Well, if midsize truck production has maxed out, then allow imports to come into the US without any import tariffs. This will open up a whole new world for the US pickup consumer.

    Imagine being able to get your hands on a V8 turbo diesel midsize 76 Series pickup, or all of the other products available, down the track an AMG Mercedes Benz midsize pickup.

    • 0 avatar
      DenverMike

      The 76 Series pickup is a fullsize, but its biggest obstacle for import would be US safety and emissions regs. Australia and Africa are the perfect markets for it though. I’m not sure what to think of the AMG Merc monstrosity.

      “…then allow imports to come into the US without any import tariffs”

      This absurdly assumes many or any new foreign pickup makers would want to come to the US, or return, or sell their pickups next to their cars, SUVs, etc.

      “…This will open up a whole new world for the US pickup consumer”

      Not anymore than importing all the world’s missing cars, to the US market. Name a missing car or group/make of cars that would remotely impact the US car market??

  • avatar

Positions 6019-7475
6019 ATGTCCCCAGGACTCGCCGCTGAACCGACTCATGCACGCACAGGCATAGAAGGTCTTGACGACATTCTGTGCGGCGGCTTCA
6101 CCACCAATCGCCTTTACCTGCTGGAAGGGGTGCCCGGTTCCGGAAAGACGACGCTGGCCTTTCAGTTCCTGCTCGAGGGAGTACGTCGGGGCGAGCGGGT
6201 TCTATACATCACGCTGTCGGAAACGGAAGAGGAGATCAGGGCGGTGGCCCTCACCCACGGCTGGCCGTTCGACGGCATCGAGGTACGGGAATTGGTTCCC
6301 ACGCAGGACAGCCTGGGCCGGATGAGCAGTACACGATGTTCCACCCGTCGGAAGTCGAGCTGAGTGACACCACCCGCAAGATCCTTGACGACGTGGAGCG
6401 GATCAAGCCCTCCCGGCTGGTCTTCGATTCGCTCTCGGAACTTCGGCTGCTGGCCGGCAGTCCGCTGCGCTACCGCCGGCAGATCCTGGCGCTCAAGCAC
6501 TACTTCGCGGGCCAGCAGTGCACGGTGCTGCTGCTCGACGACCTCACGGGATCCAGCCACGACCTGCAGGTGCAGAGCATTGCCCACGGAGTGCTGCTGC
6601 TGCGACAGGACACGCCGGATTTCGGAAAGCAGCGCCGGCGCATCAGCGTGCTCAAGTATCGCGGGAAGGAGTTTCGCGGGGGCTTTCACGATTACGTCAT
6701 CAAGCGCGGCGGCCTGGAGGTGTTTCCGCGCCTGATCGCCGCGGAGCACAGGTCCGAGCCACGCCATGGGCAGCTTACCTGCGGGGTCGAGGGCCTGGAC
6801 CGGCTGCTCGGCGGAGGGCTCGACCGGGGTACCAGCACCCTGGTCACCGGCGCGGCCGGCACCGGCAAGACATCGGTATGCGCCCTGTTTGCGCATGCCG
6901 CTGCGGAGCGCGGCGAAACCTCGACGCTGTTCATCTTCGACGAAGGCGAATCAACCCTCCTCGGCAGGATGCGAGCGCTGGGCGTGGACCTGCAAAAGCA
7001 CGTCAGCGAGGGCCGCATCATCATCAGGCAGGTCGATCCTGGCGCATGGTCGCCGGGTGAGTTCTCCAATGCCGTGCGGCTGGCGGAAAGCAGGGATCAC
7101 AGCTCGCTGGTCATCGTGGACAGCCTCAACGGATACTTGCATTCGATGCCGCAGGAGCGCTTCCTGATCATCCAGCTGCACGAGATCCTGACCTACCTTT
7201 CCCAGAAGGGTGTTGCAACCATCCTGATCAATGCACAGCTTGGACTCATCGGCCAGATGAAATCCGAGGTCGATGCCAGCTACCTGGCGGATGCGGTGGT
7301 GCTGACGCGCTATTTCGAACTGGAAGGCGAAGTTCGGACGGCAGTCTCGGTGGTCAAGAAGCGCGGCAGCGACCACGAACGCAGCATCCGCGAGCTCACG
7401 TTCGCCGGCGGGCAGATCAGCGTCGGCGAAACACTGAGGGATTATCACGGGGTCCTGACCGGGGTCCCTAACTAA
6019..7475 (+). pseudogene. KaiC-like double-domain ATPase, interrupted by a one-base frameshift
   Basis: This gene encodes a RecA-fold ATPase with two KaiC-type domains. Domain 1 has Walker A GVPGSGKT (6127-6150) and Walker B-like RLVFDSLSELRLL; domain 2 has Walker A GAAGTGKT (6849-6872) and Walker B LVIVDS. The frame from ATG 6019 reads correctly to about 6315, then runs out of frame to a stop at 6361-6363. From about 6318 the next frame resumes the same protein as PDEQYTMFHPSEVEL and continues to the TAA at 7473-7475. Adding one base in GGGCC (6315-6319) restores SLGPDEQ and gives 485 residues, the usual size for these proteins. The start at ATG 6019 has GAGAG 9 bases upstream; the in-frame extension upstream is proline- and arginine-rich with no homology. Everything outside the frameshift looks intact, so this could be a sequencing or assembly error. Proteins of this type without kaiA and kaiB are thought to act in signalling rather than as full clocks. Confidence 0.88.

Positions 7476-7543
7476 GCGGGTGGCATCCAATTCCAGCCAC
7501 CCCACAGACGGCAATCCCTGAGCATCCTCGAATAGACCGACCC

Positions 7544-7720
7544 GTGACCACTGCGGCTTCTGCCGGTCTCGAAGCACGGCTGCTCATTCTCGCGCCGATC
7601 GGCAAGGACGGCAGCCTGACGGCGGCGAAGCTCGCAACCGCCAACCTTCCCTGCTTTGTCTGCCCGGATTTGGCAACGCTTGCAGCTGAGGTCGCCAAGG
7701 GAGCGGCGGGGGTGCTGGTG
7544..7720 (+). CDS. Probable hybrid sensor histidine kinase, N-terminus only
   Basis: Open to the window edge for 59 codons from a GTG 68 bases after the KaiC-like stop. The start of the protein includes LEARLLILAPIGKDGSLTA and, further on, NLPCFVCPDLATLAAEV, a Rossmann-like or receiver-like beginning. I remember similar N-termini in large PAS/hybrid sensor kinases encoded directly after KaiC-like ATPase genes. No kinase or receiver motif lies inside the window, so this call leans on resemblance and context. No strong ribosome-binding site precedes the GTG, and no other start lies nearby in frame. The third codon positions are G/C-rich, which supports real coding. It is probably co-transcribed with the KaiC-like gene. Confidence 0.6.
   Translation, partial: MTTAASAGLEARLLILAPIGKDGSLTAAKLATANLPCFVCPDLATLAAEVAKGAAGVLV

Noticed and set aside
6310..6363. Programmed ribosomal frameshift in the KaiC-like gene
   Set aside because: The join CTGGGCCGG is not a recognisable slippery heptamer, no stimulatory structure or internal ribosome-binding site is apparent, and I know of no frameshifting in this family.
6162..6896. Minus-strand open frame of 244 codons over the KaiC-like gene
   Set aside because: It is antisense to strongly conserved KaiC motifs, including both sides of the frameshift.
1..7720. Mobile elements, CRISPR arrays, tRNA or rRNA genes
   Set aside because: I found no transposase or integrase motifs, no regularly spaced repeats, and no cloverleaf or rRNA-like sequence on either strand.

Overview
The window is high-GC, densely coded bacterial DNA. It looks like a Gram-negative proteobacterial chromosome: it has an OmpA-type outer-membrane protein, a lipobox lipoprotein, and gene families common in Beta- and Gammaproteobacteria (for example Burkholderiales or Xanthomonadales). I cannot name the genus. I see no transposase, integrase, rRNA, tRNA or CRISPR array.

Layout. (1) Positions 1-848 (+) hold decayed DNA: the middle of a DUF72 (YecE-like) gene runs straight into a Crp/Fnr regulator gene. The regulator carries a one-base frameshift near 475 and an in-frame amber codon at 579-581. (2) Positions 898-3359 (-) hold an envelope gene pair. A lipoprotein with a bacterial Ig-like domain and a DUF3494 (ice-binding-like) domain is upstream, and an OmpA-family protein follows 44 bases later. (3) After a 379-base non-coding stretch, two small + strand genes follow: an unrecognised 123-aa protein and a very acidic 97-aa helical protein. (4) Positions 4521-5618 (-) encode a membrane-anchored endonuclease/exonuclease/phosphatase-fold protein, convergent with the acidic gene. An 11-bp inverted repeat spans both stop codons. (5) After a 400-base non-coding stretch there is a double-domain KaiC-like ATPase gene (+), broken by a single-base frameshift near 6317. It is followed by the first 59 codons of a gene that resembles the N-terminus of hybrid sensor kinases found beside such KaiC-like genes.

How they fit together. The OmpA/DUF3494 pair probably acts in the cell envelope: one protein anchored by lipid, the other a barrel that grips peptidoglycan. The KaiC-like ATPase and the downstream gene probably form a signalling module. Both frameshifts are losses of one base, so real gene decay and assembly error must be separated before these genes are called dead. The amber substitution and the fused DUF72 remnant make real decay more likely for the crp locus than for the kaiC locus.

zip94513

    They’re great vehicles, last forever, and dependable as they get. But at $30K or more, I’ll just rent a truck when needed and buy what I want for less.

  • avatar
    sjd

    I had a 2013 Tacoma TRD Off Road Access Cab and loved it. I had it for 2 years and only had to part with it since I started commuting but I really regret selling it. It drove well, was reliable and the resale was stellar (I got more than I owed when I sold it) It also felt similar in size to the 1994 F-150 it replaced. The size of the new F-150 (any full size really) is insane so I think there are a lot of us who don’t want a giant truck.

    • 0 avatar
      DenverMike

      What’s the real difference in size, ’94 F-150 to current? Dollars to donuts, Toyota pickups grew more on that time frame. Most everything has grown in size, but fullsize pickups have always been humongous, or just right, depending on your perspective. With as many fullsize pickupas they sell, there can’t be that many unhappy owners.

      • 0 avatar
        Drzhivago138

        Exactly. Full-size pickups were 78-80″ wide then, they’re 78-80″ wide now. They’ve been this way since the early ’60s. The beds were 6.5′ and 8′ then, now they’re still that, with the addition of a 5.5′ option. The wheelbase of an extended cab/6.5′ bed model was either side of 140″, depending on mfgr., and now it’s only slightly longer due to an increase in cab length (139″ vs. 145″ for Fords, 139″ vs. 140″ for Rams, 142″ vs. 143.5″ for GMs).

    • 0 avatar
      RobertRyan

      @sjd,
      They may start getting smaller, much more useable.

    • 0 avatar
      Drzhivago138

      It may have felt similar in size, but if you do a fair comparison between models, a ’94 F-150 will still be closer to a new F-150 than any Tacoma in width, length, wheelbase, and size of box.

  • avatar
    jthorner

    I wonder if Toyota regrets closing NUMMI where they used to make Tacomas like crazy.